Lord, I never wanted to be separated from You.

The "O" Antiphons of Advent

The Liturgy of the Hours during the Advent season is marked by a peculiarity in the antiphons of the Magnificat in the last seven days before Christmas. The Magnificat or the Canticle of Mary (Luke 1:46-55) is part of the structure of the Evening Prayer or Vespers. Preceeding the Magnificat is an antiphon that serves as a responsory and varies depending on the liturgical season. 

It is interesting to note that the so called “O Antiphons” used at Vespers of the last seven days of Advent do not only provide the titles of Christ mentioned in Sacred Scriptures as follows: 
Dec17: O Sapientia (O Wisdom) 
Dec18: O Adonai (O Lord) 
Dec19: O Radix Jesse (O Root of Jesse) 
Dec20: O Clavis David (O Key of David) 
Dec21: O Oriens (O Radiant Dawn) 
Dec22: O Rex Gentium (O King of the nations) 
Dec23: O Emmanuel (O God is with Us) 

But also provide an acrostic in Latin when the first letters of the titles are taken backwards. "Ero Cras" which is translated as "Tomorrow, I will come" reveals the true meaning of the promise of Advent and provides a response to our longing. The hymn "O come, O come, Emmanuel" (in Latin, Veni Emmanuel) is a lyrical paraphrase of the "O antiphons".

Prophet Isaiah
All begin with an "O" to signify that they are direct address to the Lord (Vocative case in grammar). In the Liturgy of the Hours, the official prayer of the Church, the Church invokes the Lord. It has the purpose of sanctifying the day. Clergy and religious have a canonical obligation to pray the Liturgy of the Hours as official representatives of the Church (CIC 1174 §1)Other members of the Christian faithful are also earnestly invited to participate in the liturgy of the hours as an action of the Church (CIC 1174 §2). May we be sanctified as we pray and hope for the coming Messiah.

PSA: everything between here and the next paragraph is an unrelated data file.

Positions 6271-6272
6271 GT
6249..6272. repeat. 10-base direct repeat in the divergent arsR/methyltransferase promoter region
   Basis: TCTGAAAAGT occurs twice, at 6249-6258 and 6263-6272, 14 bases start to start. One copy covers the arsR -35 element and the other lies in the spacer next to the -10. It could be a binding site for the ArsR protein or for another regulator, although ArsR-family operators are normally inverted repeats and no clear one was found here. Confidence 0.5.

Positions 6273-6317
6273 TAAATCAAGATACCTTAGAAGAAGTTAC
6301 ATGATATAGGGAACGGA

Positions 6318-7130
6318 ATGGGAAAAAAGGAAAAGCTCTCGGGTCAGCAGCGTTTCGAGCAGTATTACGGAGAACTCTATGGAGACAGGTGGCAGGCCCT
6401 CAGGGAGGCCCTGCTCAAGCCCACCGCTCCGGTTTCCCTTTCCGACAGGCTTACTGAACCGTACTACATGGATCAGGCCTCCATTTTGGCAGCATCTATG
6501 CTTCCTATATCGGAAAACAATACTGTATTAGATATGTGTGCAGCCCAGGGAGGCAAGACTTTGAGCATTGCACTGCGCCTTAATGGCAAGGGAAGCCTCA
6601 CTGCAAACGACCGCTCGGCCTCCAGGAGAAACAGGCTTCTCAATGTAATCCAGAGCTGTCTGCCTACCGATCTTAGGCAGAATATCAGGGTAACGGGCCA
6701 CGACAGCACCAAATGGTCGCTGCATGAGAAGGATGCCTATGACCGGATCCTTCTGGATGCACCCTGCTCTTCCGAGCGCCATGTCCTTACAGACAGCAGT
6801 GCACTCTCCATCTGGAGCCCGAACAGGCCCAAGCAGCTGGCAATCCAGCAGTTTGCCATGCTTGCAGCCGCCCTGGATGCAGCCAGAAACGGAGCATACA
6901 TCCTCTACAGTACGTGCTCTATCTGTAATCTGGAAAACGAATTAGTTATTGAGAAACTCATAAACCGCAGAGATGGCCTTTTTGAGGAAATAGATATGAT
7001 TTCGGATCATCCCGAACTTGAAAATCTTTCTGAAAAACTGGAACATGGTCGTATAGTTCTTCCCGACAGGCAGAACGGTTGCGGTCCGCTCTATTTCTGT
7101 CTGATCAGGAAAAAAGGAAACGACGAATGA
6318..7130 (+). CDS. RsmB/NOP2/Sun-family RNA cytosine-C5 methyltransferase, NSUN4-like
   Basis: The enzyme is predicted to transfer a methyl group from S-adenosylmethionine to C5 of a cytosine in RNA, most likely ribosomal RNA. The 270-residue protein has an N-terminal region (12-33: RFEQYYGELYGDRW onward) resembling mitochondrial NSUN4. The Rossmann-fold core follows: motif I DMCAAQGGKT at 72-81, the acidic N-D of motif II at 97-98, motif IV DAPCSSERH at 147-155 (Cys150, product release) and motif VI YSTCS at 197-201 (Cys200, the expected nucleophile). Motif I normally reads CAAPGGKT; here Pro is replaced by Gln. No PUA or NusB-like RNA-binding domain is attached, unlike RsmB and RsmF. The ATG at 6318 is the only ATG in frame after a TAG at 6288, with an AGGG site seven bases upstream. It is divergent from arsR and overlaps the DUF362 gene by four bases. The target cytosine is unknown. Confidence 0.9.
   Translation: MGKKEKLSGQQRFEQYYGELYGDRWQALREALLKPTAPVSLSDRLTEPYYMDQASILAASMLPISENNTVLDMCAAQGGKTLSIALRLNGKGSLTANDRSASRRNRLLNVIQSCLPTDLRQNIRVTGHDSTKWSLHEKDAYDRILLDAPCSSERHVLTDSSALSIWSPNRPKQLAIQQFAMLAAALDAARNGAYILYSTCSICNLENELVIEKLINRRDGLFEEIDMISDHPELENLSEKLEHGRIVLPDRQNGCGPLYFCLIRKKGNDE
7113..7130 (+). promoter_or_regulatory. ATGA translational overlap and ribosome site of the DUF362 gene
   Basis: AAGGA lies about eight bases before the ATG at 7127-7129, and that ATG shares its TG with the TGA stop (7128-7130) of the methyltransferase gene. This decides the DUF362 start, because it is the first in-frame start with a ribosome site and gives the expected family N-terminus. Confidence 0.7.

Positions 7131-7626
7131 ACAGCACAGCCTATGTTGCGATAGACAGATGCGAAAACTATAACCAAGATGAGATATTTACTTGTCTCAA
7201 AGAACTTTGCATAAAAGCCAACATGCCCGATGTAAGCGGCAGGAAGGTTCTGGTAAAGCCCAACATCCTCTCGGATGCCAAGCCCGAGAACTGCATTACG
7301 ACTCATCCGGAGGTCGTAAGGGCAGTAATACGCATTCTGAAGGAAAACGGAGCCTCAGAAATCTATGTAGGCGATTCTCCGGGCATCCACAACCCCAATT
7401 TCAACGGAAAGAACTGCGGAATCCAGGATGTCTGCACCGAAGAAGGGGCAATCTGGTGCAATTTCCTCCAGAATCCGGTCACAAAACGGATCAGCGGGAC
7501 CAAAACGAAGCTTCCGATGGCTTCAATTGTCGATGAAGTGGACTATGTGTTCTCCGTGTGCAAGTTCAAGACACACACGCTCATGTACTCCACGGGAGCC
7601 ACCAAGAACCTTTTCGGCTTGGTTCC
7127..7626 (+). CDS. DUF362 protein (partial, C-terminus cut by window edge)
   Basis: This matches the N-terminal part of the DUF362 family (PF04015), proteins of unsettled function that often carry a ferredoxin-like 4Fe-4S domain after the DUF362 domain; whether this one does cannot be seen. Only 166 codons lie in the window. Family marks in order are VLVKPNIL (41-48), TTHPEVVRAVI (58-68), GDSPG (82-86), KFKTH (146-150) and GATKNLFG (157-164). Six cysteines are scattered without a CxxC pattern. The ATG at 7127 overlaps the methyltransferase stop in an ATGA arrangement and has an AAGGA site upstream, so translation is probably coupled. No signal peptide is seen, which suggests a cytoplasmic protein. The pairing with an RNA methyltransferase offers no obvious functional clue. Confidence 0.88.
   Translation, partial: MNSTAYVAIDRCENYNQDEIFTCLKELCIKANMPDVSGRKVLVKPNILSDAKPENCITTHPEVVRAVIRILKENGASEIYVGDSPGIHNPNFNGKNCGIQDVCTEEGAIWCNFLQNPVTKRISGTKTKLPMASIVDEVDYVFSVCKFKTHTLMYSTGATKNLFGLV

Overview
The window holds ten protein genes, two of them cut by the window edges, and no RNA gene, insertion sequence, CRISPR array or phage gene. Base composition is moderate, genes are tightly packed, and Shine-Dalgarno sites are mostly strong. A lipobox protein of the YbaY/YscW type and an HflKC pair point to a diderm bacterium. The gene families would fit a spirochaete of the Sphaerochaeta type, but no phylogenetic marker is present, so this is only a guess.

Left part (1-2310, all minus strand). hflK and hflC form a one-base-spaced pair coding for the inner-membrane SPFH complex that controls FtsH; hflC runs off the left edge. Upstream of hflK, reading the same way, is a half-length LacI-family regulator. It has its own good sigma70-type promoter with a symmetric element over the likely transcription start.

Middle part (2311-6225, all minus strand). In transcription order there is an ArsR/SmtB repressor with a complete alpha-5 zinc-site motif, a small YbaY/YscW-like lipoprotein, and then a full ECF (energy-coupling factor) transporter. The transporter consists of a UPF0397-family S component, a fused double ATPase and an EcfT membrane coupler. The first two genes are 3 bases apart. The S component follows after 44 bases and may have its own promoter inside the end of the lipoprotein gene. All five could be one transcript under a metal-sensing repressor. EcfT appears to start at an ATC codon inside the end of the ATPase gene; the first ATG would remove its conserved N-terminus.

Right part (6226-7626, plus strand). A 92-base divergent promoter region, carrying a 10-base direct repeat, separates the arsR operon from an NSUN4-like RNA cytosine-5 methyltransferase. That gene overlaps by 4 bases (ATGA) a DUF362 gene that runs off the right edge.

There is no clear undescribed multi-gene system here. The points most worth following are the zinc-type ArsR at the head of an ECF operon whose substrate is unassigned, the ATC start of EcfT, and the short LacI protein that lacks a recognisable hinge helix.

The importance of the "O Antiphons" is two-fold. First, each one is a title for the Messiah. Secondly, each one refers to the prophecy of Isaiah of the coming of the Messiah. Advent encourages us to hold on to the promise that Christ will come back in the fullness of time. It goes beyond the vicissitudes of time.

PAST: We eagerly await for Christmas when we celebrate and long for the day when the “Word became flesh and dwelt among us" ... the first Christmas. 

PRESENT: We eagerly pray that God may remain in our hearts so that we can continue to believe, hope and love as we await for His return. 

FUTURE: We await for His second coming. The season of Advent serves as a reminder both of the original waiting that was done by the Hebrews for the birth of their Messiah as well as the waiting of Christians for Christ's return.

Merry Christmas!

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